Everybody has the right to be healthy and safe and happy.

Our choices affect one another.

Sometimes we do hard things and make hard decisions for the greater good.

Research shows that successful teaching (and learning) is built on “knowledge of student” and “relationship with the teacher,” as well as the ability to “reflect on what works and what doesn’t work as you go.” These things are native to parents. We are in this together. You’ve got this.

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Summer’s Lease

I gave the Uber driver the address and as we drove we chatted about his country (Nepal) and the custom of arranged marriages and the movie “Blinded by the Light.” The time flew and before we knew it, he was slowing to a stop.

“Is this the house?” He asked.

“No, this is not the house, but this is the address. There was another house. I lived here… there. Once.”

“Once” is the siren call from the confluent depths of memory and story. The past suddenly becomes the guest of an ordinary moment.

We both stared at the looming construction. I explained the house of my childhood had been sold and torn down. He seemed more upset by this than I was, but then he couldn’t see what I could see. He couldn’t feel what I could feel. I described the apple orchards that once stood on the farm behind our house. They were next to the stable that housed our neighbor’s horse. Once.

I told him how the doors were never locked and how we never knocked or rang a doorbell as we went into each other’s houses. We climbed backyard fences and took shortcuts across yards of people we didn’t know. I described the way our fathers stood in Izod shirts and madras shorts and drank martinis and turned hamburgers in the wafting smell of charcoal. Our mothers, in pastel shirtwaist dresses or coulottes or pedal pushers, swayed with babies on their hips as toddlers splashed in baby pools, while we gathered sticks to roast marshmallows.

Our summer birthdays were celebrated at picnic tables with cake and Neopolitan Ice Cream slices. On a summer night, beyond the trees you could hear the high school marching band practice. Screen doors slammed, unstable metal swing sets creaked well into the night, as did the grown-up sound of low laughter in face of life that was mid-century modern. The Uber driver, not quite dry eyed, left and I stood in the shadow of “Once.”

Eventually the swings became still. The swing sets were removed. We moved our fun indoors and the sixties gave way to the seventies. We had parties in the basements that had been presciently called rumpus rooms in the sixties. We went off to college. Or didn’t. There were showers and backyard weddings in the very spot we had written our names in the air with sparklers. Before long we came back and our children spilled out of cars; they grew up as their grandparents grew old. Like the swing sets that once stood in backyards, the houses on that street began to still. Before long, the houses were sold and sometimes torn down. They were replaced with houses that were much bigger. I looked at the house being built on the spot that my siblings and I once stood for prom pictures. It is going to be a much bigger house. But looking at the house I didn’t feel the loss or sorrow that the Uber driver expected me to feel. I felt hope for the people who would live there and uttered a silent prayer for them. Their house was being built on a foundation, now invisible, upon which I still stand. Their house will be much bigger and I hope they will find living there every bit as grand.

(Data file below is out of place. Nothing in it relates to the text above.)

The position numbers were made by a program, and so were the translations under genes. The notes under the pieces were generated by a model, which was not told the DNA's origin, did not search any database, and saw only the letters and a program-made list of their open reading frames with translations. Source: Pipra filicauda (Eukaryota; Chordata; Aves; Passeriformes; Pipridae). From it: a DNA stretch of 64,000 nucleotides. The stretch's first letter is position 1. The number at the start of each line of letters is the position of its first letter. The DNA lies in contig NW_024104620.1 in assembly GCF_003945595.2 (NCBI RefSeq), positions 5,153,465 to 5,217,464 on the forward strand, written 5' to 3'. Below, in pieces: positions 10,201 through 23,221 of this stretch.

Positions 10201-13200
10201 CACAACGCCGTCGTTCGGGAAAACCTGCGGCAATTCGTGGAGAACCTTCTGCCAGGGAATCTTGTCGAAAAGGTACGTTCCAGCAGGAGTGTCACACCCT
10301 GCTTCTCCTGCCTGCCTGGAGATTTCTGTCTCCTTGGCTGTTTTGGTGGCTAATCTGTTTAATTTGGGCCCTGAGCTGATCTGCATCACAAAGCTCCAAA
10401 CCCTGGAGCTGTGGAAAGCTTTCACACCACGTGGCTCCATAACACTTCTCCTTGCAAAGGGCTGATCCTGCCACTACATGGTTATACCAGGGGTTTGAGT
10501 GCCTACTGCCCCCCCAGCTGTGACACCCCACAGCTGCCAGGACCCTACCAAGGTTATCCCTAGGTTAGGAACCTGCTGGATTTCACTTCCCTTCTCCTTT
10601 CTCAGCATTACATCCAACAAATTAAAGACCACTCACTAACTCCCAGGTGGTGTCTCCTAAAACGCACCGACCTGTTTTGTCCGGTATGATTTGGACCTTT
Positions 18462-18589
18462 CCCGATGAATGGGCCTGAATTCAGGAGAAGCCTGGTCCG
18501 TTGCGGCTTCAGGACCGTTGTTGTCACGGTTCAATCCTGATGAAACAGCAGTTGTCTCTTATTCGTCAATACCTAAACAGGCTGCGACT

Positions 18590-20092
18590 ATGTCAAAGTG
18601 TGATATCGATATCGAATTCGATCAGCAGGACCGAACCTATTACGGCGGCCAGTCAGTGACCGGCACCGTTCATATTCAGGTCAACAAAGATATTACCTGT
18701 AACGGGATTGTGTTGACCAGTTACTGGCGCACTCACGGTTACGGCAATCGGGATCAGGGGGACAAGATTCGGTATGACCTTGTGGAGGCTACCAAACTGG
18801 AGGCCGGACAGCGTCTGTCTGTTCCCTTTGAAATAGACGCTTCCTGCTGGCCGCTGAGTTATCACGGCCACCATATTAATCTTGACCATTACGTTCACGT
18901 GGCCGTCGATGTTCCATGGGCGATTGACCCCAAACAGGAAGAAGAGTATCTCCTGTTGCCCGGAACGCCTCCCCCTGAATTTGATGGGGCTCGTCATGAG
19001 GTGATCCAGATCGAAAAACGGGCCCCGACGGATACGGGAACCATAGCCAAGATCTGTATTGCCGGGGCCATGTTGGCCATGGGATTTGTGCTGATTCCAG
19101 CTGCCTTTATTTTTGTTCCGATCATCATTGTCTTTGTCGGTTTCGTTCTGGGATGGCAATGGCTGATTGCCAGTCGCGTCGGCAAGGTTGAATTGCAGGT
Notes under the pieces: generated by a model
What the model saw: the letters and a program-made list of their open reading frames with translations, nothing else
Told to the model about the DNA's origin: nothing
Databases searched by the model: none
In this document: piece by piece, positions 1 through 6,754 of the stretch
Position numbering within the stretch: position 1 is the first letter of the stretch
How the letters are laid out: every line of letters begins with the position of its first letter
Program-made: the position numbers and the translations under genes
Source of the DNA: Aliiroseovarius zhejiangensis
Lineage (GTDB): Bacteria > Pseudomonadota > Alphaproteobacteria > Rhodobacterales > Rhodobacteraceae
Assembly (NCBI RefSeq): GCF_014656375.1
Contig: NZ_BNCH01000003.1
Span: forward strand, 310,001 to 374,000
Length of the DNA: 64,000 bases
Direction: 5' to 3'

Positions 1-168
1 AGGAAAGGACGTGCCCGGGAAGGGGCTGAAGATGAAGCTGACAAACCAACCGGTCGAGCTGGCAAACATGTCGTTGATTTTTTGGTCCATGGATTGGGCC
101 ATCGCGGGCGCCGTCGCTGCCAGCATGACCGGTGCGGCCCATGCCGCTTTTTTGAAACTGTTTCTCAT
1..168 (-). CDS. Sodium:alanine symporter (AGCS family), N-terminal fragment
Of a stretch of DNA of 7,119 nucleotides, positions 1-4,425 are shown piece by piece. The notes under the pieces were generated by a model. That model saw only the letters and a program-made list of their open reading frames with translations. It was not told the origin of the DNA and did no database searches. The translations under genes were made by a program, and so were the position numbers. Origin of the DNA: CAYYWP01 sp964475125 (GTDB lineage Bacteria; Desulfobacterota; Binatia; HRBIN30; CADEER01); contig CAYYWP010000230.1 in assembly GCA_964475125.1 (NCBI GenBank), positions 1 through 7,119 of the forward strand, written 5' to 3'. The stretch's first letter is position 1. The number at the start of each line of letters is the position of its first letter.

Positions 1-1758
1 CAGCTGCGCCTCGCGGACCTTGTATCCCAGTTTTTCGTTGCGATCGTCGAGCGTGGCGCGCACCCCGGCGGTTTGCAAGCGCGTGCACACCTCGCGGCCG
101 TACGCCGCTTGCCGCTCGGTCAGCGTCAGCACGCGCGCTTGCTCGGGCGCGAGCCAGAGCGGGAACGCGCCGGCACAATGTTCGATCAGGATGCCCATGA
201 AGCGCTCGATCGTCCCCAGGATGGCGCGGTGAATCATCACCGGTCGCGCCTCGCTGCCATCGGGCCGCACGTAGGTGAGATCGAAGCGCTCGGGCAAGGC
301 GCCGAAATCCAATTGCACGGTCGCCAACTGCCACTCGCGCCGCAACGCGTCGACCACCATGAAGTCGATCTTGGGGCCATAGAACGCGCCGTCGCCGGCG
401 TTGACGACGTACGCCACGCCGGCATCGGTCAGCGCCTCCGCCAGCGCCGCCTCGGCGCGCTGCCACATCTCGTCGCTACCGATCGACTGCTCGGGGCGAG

Last Thursday, I went to visit the new third grade teacher at Fox, Miss Eck. Her classroom is Room 204. She has created a wonderful environment. Her room — inviting, purposeful, and organized — is a true invitation to learning. Miss Eck was welcoming to me and it was a pleasure to see the space I’d loved given a new lease. Miss Eck has words on a bulletin board that say, “In this classroom you are loved.” I felt such joy standing in what is now her classroom and thought about the lucky children who would have her as a teacher. It was not unlike the feeling I had as I looked at the new construction at my old address. The feeling is hope for the future and gratitude for the past and a deep impulse to bless the moment and the space. There is a threshold between “Once” and “Someday.” We all stand there together. The threshold is Now. And it is every bit as grand.

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A Little Chautauqua